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Mon, 07/01/2024 – 14:07

Census Bureau’s First Estimates for Data Centers Show Outlays Jumped 69 Percent Since May 2023; New Breakout Reveals Private Office Construction Plunged 18 Percent in Latest 12 Months

Construction spending declined by 0.1 percent between April and May to a seasonally adjusted rate of $2.139 trillion, amid declines in demand for a range of nonresidential and residential construction projects. However, construction spending levels are up 6.4 percent compared to May 2023, according to an analysis by the Associated General Contractors of America released today of new federal data. Association officials noted that public construction demand was up 0.5 percent for the month, helping offset declines in other types of activity.

“The Census Bureau today responded to requests by the association and others to show data centers separately from the overall private office category,” said Ken Simonson, the association’s chief economist. “While the overall category slipped just 1.7 percent in the latest 12 months, that total hides a 69.0 percent jump in data center construction, which nearly offset an 18.5 percent plunge in spending on actual private offices.”

Spending on private nonresidential projects declined 0.3 percent on balance in May but rose 4.1 percent year-over-year. The largest private segment, manufacturing construction, grew 1.3 percent for the month and 20.2 percent over 12 months. Commercial construction fell 0.6 percent in May and fell 13.5 percent from a year earlier. Investment in power, oil, and gas projects slipped 0.8 percent in May, but rose 8.3 percent year-over-year.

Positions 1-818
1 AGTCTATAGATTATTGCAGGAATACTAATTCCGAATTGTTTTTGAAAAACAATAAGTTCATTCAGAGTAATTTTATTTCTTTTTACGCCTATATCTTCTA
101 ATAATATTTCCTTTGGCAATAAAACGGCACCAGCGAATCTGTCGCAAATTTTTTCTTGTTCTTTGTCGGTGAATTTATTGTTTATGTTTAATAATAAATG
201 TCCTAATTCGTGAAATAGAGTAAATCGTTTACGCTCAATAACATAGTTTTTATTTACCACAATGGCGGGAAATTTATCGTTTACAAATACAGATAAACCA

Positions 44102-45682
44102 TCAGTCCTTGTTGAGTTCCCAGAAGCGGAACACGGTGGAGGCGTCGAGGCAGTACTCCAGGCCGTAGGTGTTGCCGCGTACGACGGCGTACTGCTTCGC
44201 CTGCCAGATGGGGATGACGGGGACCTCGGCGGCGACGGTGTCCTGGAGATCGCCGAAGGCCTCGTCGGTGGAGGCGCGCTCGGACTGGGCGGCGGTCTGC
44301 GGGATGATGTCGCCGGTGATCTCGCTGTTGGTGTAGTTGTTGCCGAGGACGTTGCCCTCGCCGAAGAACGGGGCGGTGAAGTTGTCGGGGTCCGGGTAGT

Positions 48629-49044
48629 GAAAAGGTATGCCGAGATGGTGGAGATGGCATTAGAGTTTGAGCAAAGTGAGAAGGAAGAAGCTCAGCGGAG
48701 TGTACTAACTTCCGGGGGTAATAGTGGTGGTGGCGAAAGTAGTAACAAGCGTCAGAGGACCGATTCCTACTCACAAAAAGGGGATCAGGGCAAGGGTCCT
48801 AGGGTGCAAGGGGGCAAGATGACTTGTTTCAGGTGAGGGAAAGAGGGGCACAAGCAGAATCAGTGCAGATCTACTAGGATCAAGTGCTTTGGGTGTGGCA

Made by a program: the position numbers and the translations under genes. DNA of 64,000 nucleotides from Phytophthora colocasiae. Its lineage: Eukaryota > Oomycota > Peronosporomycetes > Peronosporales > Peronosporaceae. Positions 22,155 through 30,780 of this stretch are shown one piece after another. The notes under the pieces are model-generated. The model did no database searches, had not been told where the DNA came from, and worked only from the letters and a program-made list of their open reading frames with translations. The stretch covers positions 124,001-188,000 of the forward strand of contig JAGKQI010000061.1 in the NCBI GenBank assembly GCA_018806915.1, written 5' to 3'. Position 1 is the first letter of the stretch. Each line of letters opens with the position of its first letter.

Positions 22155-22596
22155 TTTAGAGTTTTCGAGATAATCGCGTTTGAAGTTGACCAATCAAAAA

Spending on private residential construction edged down 0.2 percent for the month but grew 6.5 percent year-over-year. Single-family construction fell by 0.7 percent but grew 13.8 percent year-over-year. Multifamily spending remained flat in May and fell 4.6 percent from May 2023.

Public construction spending grew 0.5 percent for the month and rose 9.7 percent from a year earlier. The largest public segment, highway and street construction, fell 0.5 percent in May but rose 9.2 percent over 12 months. Public educational spending grew 0.6 percent in the month and 6.6 percent over the year.

Association officials said new regulatory obstacles are keeping public-sector spending on construction from being even higher. They urged federal officials to look at ways to streamline the Build America review and waiver process to accelerate reviews for federally funded projects. They also continued to call for greater federal investments in workforce development to expose more people to construction career opportunities.

“Federal officials should be looking at ways to reduce the amount of time and red tape it takes to go from announcing funding for a project to construction starting for that project,” said Jeffrey D. Shoaf, the association’s chief executive officer. “At the same time, they should invest in encouraging and preparing workers to help build infrastructure and other construction projects.”